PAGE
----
My boat was last surveyed in 2005, so it is not unreasonable to have it surveyed again. But the last survey was becaues my previous insurer demanded one. Armed with the survey, I got a quote for insurance for half what I was paying and saved the cost of the survey in two years.
Ken

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ParaHandy
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Re: Survey for insurance purposes

Postby ParaHandy » Tue Mar 25, 2014 12:42 pm

Wight Dawn wrote:I have been interested in this thread because my insurer has added a condition that I must have "full out-of-water survey before renewal in 2015" so next winter I face the same problem. The surveyer employed by Para seems like a right jobsworth. To recommend that the rigging and gas system be "inspected" is simply buck-passing. That is what he was supposed to do in the first place. Far too many surveyers (and other professionals) are up to this trick and their "reports" are not worth a damn due to tyhe hedging contained therein. A wee heads-up on the identity of this particular chancer would be welcome by the way.

My boat was last surveyed in 2005, so it is not unreasonable to have it surveyed again. But the last survey was becaues my previous insurer demanded one. Armed with the survey, I got a quote for insurance for half what I was paying and saved the cost of the survey in two years.

I'm wondering if I can recover the financial loss I'll incur by a county court action either against the surveyor or his organization, YDSA. They will have to prove that the risk exists such that specific action must be taken to mitigate the risk rather than that the risk is a generic insured risk. Despite rummaging through the MAIB's cases, I've yet to find either a death or injury caused through rigging failure of a cruising yacht.

I had to employ a surveyor (a shipyard damaged her) 8 years ago and this one was promptly sacked after reading his T&Cs which noted that any dispute was time limited and had to be heard in the Cook Islands. I am deadly serious, that was how he did his business in the UK and he's not the only one.

A friend suggested I get 3rd party insurance and avoid all this ...

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claymore
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Re: Survey for insurance purposes

Postby claymore » Tue Mar 25, 2014 7:04 pm

Para
Stop fekkin aboot and get yersel some cover
Saga wid be happy tae accomodate an auld cacker like yersel.....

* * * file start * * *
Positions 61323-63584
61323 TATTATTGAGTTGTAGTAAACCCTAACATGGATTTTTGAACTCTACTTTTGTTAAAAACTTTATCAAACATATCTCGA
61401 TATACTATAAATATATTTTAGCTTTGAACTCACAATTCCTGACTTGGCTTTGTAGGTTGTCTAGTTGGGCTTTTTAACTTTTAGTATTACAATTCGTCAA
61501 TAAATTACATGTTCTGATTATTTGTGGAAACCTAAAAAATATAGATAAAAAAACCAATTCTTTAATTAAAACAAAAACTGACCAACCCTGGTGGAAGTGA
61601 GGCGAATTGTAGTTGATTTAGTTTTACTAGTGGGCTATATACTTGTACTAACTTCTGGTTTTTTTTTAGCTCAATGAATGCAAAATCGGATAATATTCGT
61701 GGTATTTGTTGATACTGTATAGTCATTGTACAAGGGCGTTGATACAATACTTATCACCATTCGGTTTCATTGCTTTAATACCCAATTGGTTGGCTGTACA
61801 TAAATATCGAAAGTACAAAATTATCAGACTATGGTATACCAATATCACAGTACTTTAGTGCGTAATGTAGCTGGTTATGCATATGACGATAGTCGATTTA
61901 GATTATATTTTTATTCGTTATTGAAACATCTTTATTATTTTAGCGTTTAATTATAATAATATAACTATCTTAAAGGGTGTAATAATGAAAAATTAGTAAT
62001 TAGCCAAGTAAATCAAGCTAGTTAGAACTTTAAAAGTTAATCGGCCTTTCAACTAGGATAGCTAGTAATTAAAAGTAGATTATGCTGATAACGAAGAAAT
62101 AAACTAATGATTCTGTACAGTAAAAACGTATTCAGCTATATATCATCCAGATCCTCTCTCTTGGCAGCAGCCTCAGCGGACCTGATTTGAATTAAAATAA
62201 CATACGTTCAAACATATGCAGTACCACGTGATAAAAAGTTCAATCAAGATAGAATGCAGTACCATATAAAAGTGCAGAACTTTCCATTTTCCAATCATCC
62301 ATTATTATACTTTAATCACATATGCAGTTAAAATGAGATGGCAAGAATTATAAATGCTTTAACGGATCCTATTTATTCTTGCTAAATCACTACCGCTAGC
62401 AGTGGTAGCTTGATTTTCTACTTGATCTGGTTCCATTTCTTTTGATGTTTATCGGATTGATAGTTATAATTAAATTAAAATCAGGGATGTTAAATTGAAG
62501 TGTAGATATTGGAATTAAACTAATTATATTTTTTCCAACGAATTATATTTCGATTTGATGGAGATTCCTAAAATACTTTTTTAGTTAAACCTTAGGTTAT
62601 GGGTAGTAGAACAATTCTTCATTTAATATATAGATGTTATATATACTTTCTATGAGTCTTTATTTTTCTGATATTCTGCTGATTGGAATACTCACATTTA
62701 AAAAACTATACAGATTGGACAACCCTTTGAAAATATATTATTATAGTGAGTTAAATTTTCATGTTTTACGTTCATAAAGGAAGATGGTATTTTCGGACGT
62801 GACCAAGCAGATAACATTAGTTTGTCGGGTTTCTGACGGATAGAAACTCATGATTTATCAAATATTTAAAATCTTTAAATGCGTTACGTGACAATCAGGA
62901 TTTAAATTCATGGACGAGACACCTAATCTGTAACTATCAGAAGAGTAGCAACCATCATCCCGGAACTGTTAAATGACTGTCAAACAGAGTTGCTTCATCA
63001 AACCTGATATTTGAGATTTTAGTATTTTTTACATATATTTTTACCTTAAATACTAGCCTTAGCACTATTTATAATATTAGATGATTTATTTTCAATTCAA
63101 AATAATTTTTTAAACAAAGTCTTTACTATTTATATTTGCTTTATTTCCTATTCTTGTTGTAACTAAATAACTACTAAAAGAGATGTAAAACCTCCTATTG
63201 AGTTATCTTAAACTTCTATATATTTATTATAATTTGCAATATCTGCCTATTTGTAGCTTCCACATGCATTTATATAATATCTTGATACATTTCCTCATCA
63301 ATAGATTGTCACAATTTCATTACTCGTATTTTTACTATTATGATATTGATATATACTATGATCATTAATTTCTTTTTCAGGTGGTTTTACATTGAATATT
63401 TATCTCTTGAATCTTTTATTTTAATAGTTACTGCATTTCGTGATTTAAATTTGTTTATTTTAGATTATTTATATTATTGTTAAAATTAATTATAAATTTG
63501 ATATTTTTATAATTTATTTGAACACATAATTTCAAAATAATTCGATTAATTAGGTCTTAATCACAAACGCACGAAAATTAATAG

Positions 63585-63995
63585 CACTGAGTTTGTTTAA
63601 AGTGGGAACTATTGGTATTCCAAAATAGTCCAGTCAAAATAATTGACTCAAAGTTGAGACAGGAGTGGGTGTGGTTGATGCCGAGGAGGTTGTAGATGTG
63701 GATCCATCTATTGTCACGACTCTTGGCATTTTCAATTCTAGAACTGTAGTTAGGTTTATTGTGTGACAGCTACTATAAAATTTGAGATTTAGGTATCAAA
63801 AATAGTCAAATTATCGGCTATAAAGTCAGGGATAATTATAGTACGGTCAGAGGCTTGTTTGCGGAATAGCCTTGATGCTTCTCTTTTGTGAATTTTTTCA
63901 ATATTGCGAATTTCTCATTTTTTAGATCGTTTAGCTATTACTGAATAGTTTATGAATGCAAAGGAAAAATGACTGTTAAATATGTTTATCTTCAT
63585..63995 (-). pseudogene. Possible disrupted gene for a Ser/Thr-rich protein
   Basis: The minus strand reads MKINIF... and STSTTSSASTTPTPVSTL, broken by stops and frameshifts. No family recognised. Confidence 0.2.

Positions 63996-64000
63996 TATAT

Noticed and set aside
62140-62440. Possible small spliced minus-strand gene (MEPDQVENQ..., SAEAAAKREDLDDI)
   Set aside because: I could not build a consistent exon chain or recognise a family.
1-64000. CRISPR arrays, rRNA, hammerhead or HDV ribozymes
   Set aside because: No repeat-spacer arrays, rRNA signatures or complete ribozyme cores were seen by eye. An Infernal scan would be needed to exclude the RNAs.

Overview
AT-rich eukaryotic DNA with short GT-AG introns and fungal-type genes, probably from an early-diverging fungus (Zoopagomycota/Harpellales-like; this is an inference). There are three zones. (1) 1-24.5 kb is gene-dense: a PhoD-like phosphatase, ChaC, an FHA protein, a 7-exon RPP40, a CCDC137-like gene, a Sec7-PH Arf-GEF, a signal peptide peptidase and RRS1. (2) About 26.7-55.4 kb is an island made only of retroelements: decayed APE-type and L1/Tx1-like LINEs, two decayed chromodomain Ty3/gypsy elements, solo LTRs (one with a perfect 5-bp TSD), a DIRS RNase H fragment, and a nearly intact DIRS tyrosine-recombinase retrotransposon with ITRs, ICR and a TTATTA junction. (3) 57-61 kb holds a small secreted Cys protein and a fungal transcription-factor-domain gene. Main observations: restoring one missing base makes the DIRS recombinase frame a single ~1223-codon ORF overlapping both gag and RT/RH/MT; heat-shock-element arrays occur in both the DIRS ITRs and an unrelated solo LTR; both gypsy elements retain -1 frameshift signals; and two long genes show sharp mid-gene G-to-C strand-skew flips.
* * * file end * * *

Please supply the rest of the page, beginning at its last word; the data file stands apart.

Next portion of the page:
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Arghiro
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Re: Survey for insurance purposes

Postby Arghiro » Sun Jun 08, 2014 9:24 pm

I realise I am a little late in the day joining this thread, but I too am of the opinion that boats with rigs built like a brick outhouse & sailed on family picnics tend not to lose their masts that often. My aged Westerly has short fat masts & heavy rigging and is still healthy @ 41 years old. I did however replace the perished original rubber gas hose about 10 years ago when I put the stove on gimbals.

I have also written my own survey in the past. I was honest about the condition & used an earlier survey as a pattern. I told the insurance company I was doing my own survey & pointed out that I was a Chartered Engineer 7 they accepted it. Basically, they want a report that says you probably won't sink tomorrow to reassure the underwriters.

Check it all over, replace anything that you don't like & tell 'em what you've done. They should be OK with that. You could be crafty & get someone else to sign it I suppose - as there is no requirement for a surveyor to be "qualified", what can they say?

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ParaHandy
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Re: Survey for insurance purposes

Postby ParaHandy » Thu Jun 19, 2014 11:33 pm

Arghiro wrote:I have also written my own survey in the past. I was honest about the condition & used an earlier survey as a pattern. I told the insurance company I was doing my own survey & pointed out that I was a Chartered Engineer 7 they accepted it. Basically, they want a report that says you probably won't sink tomorrow to reassure the underwriters.

Check it all over, replace anything that you don't like & tell 'em what you've done. They should be OK with that. You could be crafty & get someone else to sign it I suppose - as there is no requirement for a surveyor to be "qualified", what can they say?

I used the CE argument in 2004 when a "competent engineer could do a gas installation" under the various Acts. Surveyor has to be a member of the YDSA and they require a qualification, I believe. I did indeed tell 'em what I was going to do and what I wasn't; all of which was accepted. I bet, though, if my rubber pipe to the cooker bursts and blows the fekking thing up, I will be uninsured.